On January 21st, 2017, more than 400,000 New Yorkers assembled in mid-town Manhattan to express their concerns and expectations towards the new administration led by President Donald J. Trump (yes, it’s a fact now). Thousands of overseas viewers, most of which are watching the live coverage at midnight in their time zone, were deeply touched and inspired by the open-minded, outspoken marcher, from ten-year-old boy to 75-year old lady, whether on foot, or on a wheelchair, or in a baby stroller, all came out to defend equality and show us immense amount of thought and creativity. All voices are out and they need to be heard.

As a small team of two representing a small media startup, we feel blessed to have stood alongside with these kind human beings and we are proud to be part of the march and the city. Thank you, New York City.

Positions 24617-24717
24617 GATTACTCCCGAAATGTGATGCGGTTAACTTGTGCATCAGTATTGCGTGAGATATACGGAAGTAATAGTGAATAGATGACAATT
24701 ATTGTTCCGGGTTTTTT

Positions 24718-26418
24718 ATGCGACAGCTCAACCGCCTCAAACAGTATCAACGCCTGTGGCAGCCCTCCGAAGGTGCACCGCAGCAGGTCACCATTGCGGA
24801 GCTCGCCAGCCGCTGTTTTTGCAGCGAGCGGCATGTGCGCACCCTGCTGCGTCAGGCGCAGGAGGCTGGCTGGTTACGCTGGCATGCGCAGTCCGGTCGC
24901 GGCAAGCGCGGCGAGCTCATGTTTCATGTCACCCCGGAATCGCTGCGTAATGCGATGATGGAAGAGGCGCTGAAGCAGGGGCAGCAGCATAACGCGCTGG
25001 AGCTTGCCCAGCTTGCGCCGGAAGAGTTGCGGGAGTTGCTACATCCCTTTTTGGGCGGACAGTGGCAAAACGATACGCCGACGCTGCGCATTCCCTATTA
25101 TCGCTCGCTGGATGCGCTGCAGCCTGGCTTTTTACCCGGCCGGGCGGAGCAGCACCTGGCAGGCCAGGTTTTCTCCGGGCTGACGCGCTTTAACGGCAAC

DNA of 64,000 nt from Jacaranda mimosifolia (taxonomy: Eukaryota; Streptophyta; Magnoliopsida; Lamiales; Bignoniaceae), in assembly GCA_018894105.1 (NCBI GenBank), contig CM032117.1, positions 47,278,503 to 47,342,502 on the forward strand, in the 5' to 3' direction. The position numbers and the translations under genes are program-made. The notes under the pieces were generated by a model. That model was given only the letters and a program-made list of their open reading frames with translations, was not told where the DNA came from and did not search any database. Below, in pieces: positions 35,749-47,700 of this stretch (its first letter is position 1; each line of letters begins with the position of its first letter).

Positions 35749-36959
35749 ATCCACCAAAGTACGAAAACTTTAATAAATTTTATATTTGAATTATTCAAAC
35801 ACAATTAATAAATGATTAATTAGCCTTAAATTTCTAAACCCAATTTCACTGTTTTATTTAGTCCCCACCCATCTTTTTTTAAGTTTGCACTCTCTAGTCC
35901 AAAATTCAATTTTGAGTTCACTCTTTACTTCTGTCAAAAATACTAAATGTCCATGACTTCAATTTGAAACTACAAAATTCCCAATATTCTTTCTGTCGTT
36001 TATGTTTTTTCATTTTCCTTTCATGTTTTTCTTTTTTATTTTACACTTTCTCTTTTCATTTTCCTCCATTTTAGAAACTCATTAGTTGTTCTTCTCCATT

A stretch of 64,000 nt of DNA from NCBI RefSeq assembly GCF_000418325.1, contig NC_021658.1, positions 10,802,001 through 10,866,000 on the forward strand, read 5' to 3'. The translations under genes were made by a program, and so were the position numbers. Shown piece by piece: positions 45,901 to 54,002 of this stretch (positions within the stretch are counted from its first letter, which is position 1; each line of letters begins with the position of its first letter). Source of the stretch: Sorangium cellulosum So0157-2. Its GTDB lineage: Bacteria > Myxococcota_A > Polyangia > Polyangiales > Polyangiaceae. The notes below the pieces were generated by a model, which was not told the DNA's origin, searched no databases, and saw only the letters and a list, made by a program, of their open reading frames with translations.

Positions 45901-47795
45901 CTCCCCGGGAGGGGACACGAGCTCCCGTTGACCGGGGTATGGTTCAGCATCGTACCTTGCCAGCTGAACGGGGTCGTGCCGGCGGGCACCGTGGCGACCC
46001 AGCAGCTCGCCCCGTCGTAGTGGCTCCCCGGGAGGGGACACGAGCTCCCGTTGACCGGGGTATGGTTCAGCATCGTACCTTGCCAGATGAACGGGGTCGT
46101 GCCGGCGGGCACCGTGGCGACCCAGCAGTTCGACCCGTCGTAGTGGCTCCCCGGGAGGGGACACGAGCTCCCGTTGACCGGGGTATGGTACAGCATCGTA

Here are the highlights transcribed from our interviews with marchers.




We’re very concerned about women’s rights. We are very concerned about the nominees for various offices, who seem to be not supportive of seniors, of social security, of Medicare, of women’s right. There are a lot of care issues in this country that are being ignored.


(Why only women care about social security and children’s rights?) Actually there are men, too. This started as a women’s march, and it started as a response to a lot of people in the administration who seem to have somewhat negative attitude towards women. But then it kind of grew, and it became about everybody’s rights. That’s why my sign says “Liberty, Justice & Equality for All!”

Essentially, that’s the basic fundamental belief of America that our constitution, and centuries we’ve made mistakes and we’ve had issues. But at heart, we all believe in justice, freedom and equality for all.